According to one embodiment, the present invention is a method for converting an input compressed video bitstream into an output compressed video bitstream, comprising the steps of (a) applying a process to convert the input bitstream into the output bitstream; (b) generating one or more input measurements from the input bitstream; (c) generating one or more output measurements from the output bitstream; and (d) comparing the one or more input measurements to the one or more output measurements to generate one or more control parameters that are used to adjust the process so that subsequent output measurements will more closely match subsequent input measurements.
Other aspects, features, and advantages of the present invention will become more fully apparent from the following detailed description, the appended claims, and the accompanying drawings in which:
FIG. 1 shows a block diagram of a bitstream processing system according to a generalized version of the present invention;
FIG. 2 shows a block diagram of a bitstream processing system according to a particular embodiment of the present invention;
FIG. 3 shows pseudocode for one possible implementation of the processing performed by the rate control of FIG. 2 to determine the QRF value used by the re-encoder of FIG. 2 to generate output frame (n+1);
FIG. 4 shows a block diagram of a VBV buffer receiving an input bitstream at a buffer input and transmitting an output bitstream from a buffer output;
FIG. 5 shows a graphical representation of buffer fullness during the constant bitrate (CBR) mode;
FIG. 6 shows a graphical representation of the state of the VBV model after picture n has been added to it;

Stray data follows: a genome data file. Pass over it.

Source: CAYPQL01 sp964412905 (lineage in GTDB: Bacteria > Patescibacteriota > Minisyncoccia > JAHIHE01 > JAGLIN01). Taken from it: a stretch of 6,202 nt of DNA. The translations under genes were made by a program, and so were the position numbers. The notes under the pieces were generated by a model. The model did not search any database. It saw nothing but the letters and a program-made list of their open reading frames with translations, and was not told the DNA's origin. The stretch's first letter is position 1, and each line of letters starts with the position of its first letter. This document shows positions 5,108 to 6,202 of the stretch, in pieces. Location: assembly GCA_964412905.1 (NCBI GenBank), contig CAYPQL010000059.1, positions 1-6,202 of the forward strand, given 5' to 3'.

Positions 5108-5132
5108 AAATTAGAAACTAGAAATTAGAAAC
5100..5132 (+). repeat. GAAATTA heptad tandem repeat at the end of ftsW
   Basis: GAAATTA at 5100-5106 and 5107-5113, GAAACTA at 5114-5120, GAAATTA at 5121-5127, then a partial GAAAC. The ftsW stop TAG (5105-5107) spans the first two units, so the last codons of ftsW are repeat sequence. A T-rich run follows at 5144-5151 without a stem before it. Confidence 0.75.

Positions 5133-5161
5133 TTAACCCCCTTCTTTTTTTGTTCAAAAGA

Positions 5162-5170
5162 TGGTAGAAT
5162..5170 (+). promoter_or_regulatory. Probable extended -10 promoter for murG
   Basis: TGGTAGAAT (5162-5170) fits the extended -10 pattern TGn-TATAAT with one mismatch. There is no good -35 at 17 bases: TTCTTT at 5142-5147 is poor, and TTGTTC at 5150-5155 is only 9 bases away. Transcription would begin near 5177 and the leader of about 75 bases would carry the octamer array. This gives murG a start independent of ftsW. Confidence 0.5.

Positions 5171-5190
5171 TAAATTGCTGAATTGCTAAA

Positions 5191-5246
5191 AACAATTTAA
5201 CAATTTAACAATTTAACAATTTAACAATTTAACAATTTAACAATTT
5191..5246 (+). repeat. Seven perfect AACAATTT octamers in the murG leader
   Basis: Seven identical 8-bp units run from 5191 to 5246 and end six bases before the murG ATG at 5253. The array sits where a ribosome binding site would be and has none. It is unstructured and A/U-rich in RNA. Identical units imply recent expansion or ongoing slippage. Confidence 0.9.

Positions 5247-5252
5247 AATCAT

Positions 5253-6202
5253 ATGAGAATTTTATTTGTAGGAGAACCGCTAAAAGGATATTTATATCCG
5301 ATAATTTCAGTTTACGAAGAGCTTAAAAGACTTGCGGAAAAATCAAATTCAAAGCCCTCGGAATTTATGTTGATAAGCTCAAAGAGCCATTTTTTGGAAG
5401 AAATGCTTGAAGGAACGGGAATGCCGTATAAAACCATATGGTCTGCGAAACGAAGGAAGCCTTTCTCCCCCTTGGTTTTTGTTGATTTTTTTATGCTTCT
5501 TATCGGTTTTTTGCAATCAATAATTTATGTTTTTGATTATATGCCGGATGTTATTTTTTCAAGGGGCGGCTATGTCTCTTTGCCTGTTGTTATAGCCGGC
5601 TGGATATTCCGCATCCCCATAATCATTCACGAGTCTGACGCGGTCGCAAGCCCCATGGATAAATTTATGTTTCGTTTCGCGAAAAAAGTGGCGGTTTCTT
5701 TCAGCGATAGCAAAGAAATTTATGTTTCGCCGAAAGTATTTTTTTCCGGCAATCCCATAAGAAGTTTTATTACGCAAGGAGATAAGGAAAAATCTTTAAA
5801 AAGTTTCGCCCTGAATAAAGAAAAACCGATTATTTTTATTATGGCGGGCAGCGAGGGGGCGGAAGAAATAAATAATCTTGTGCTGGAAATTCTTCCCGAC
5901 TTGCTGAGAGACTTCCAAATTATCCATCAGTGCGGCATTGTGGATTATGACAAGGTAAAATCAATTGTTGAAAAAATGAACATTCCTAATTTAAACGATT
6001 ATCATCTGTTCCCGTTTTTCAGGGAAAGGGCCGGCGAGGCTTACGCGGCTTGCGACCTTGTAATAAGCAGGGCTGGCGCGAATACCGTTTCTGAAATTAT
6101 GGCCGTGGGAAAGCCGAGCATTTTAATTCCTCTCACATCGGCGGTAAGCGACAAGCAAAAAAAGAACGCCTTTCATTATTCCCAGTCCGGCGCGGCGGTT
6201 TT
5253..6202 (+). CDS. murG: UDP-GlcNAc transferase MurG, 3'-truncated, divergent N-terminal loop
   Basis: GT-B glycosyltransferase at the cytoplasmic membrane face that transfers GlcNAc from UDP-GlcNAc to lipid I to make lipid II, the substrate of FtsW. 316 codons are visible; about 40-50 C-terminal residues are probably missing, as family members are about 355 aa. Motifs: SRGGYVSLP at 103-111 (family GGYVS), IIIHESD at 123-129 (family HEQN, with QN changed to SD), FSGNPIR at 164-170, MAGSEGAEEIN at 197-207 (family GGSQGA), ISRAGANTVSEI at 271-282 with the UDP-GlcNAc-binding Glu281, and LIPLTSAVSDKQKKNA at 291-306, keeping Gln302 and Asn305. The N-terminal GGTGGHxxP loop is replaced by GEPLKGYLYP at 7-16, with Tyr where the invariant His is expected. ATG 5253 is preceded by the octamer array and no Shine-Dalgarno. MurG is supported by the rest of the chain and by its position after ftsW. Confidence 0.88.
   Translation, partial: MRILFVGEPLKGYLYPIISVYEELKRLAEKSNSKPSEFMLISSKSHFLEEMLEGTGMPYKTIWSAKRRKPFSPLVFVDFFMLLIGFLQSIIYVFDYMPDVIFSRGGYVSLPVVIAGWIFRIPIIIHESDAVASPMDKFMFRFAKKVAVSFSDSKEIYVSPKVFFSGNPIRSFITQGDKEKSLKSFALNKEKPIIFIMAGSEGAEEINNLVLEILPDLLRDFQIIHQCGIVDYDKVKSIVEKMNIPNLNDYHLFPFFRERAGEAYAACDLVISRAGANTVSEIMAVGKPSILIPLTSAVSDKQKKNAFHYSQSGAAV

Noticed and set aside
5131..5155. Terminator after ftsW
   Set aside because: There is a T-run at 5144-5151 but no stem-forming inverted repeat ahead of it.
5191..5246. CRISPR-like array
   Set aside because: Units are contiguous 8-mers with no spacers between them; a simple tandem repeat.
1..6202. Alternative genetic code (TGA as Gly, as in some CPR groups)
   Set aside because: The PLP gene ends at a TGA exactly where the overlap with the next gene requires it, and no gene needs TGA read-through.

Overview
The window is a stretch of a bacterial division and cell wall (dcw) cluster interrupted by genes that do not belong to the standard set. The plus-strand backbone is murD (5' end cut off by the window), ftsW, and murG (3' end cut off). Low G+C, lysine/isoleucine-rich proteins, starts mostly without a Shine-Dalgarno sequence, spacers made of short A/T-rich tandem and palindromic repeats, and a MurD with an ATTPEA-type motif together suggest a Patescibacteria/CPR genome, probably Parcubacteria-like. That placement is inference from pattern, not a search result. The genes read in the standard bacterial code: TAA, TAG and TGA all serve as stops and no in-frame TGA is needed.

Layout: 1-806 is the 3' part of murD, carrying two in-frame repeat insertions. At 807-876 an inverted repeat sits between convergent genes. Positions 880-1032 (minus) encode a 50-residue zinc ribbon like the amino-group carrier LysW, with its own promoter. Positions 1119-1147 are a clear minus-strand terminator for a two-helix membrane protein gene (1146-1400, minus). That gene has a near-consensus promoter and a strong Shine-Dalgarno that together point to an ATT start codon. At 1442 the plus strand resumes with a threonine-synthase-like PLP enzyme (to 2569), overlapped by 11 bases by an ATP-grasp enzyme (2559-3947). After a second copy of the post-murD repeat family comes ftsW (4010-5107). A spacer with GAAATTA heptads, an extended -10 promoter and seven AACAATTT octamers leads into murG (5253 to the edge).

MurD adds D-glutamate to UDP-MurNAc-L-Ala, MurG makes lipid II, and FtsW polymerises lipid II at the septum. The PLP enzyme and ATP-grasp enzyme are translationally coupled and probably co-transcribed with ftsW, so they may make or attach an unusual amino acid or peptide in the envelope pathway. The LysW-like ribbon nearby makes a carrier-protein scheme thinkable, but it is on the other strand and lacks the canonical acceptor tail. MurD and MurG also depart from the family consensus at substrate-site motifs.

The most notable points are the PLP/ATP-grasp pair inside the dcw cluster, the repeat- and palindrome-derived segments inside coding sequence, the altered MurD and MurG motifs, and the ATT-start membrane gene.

FIG. 7 shows a graphical representation of bitrate vs. time for a series of pictures entering the VBV buffer;
FIG. 8 is a graphical representation that demonstrates that increasing the vbv_delay of a picture causes the rate of the previous picture to increase;
FIG. 9 is a graphical representation that demonstrates that there is some value of vbv_delay for a picture that makes the previous picture's rate Rn equal to some bitrate limit;
FIG. 10 shows a graphical representation of buffer fullness as a function of time, in which picture n was most-recently added to the model, but not yet run in because the model needs the vbv_delay for picture n+1 to determine the rate Rn for picture n;
FIG. 11 shows a graphical representation of buffer fullness as a function of time, in which the process MaxVBvDelay( ) considers what the state of the model would be at the time each of the pictures currently in the buffer would be removed;
FIG. 12 shows a graphical representation of buffer fullness as a function of time, in which the bitrate is reduced by the excess bits divided by the time duration from the start of picture n;
FIG. 13 shows a block diagram of the configuration of a system in which the MaxVbvDelay algorithm uses the state of the VBV model to determine the maximum vbv_delay that may be used on the next picture, before that picture is added to the model; and
FIG. 14 shows a block diagram of a complete VBV buffer management system.